At a hearing in January, lawyers for Ralf Wohlleben, a suspect accused of aiding and abetting the gang, requested the court summon a group of people with neo-Nazi connections to testify in the case concerning allegations that other far-right groups helped the NSU. Lawyers had claimed Blood and Honor, a neo-Nazi organization, may be behind the gang, as it promoted a system with independent, armed cells in pursuit of the neo-Nazi cause. They claimed a group of neo-Nazi fanatics operating in secret sustained the gang by funding and arming it.

In March, a witness in the trial was found dead in Karlsruhe. The victim was the ex-girlfriend of another witness with ties to the NSU. She had testified to a special committee in the state of Baden-Württemberg where the NSU is accused of killing a policewoman five years ago. The hearing where she testified was closed to the public as she said she felt "threatened," according to German media. Her ex-boyfriend Florian H. was found burned to death in his car in Stuttgart two years ago. A former neo-Nazi, he reportedly had connections with the NSU, and German media outlets claimed he knew who murdered Michele Kiesewetter, the slain policewoman. His death was treated as suspicious since it occurred before he was about testify to police on the case, though an investigation could not find any foul play.

She says that Mundlos, Böhnhardt and Zschaepe were close to at least 40 informants for the intelligence service, and the state has more knowledge than it revealed to the court about the gang but avoided sharing it with the court or the parliamentary committee. "We know that the intelligence was aware of the NSU trio's efforts to obtain weapons. Obtaining weapons certainly meant that they were planning criminal plots. We are not certain whether they were aware the NSU was behind the murders after they were committed. If they didn't act despite knowing who committed the murders, it would be horrible," she said.

König added that the families of the NSU victims had a right to know why their loved ones were killed, how much the state knew about the gang as well as how involved it was. "This is what I am trying to do: Help families find answers to these questions," she said. The lawmaker said Chancellor Angela Merkel had pledged there would not be any cover-up if German authorities were implicated, and König said her committee needed access to more documents to reveal the true extent of the gang's activities. "Some officials [state in their testimony that] they don't remember the past, and we face the obstacle of confidentiality in terms of access to [intelligence] documents. Moreover, these leave some questions unanswered. Unfortunately, I believe we will not be able to shed light entirely on the NSU's connections, but we, as the committee, nongovernmental organizations, journalists and lawyers for the victims' families, may reveal more if we remain determined to investigate further. We need more public support to achieve this," she said.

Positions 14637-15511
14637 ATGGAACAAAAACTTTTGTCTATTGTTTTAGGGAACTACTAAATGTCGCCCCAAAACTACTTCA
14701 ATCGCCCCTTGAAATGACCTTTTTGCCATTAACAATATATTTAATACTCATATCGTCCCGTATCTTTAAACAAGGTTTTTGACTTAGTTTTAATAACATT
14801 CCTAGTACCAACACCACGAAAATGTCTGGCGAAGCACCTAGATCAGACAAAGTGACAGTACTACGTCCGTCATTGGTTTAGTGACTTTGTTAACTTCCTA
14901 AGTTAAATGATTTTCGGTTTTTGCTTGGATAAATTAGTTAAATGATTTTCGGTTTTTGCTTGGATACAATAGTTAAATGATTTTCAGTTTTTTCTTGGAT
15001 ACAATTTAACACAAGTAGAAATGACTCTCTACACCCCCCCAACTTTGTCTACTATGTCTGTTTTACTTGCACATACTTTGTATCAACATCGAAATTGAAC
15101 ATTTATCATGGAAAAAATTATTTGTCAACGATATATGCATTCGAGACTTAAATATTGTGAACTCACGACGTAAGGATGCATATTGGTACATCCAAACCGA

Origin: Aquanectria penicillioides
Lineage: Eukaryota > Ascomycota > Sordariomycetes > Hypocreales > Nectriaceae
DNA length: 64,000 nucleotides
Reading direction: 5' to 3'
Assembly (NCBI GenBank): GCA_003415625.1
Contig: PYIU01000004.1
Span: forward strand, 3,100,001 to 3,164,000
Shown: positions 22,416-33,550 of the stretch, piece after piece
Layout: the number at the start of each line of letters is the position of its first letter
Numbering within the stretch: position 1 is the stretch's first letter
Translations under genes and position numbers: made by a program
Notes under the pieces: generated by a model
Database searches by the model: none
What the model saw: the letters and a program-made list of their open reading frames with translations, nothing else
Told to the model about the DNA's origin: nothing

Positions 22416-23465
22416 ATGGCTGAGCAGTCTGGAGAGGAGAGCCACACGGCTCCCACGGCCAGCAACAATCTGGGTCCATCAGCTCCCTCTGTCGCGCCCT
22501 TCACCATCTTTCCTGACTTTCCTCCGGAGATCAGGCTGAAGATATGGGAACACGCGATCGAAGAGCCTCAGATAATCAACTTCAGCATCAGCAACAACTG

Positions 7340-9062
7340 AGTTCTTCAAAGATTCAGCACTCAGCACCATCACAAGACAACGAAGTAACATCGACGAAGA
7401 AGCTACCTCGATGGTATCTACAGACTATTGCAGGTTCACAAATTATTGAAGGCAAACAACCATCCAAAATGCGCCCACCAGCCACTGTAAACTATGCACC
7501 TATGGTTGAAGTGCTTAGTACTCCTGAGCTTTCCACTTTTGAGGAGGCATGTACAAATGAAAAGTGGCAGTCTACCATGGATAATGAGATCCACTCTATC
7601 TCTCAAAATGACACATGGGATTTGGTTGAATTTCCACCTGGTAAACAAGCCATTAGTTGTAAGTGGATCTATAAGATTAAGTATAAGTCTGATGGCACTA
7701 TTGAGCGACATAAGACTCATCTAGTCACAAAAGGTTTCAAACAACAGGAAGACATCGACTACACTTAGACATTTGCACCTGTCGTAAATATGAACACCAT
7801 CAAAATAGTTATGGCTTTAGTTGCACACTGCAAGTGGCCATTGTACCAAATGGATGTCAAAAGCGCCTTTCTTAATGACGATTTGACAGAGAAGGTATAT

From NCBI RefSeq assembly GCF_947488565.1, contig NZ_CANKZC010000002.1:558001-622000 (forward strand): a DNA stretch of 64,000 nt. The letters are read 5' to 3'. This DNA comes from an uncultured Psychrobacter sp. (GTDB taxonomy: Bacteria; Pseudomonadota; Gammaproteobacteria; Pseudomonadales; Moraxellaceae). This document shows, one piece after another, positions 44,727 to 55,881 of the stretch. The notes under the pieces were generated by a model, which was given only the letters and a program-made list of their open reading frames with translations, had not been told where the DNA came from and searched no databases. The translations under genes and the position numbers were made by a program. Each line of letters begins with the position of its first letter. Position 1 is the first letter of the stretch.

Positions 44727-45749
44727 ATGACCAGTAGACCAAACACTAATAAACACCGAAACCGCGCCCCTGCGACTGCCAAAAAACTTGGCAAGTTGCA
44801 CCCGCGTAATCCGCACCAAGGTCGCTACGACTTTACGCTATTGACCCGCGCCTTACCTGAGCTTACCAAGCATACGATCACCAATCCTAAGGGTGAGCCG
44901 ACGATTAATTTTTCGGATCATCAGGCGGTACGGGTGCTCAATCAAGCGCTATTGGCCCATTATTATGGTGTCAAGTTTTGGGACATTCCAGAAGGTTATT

Murders, bombings and robberies regarded as separate crimes perpetrated by different culprits were coincidently found in 2011 to be the work of the NSU after two NSU members were found dead in an apparent suicide in November 2011 and Beate Zschaepe surrendered to police. The gun used in the murders was found in the house of gang members. Zschaepe did not utter a word in the hearings since her trial started in a move to delay a final verdict. She faces 27 charges regarding the gang's activities. Four others accused of aiding and abetting the gang are also on trial.

Failure of German authorities to find out more about the gang for years and the NSU members' past connections to informants recruited by intelligence services had led to a scandal in Germany.